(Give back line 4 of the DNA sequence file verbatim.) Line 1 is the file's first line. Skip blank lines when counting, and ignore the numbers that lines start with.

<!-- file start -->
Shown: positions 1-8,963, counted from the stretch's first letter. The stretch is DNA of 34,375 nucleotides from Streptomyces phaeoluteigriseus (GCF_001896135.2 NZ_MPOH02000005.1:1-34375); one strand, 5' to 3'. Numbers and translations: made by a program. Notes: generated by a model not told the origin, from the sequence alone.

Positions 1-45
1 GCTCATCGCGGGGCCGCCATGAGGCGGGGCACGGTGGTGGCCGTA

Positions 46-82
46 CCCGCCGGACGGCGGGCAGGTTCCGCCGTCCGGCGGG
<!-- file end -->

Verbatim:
Positions 46-82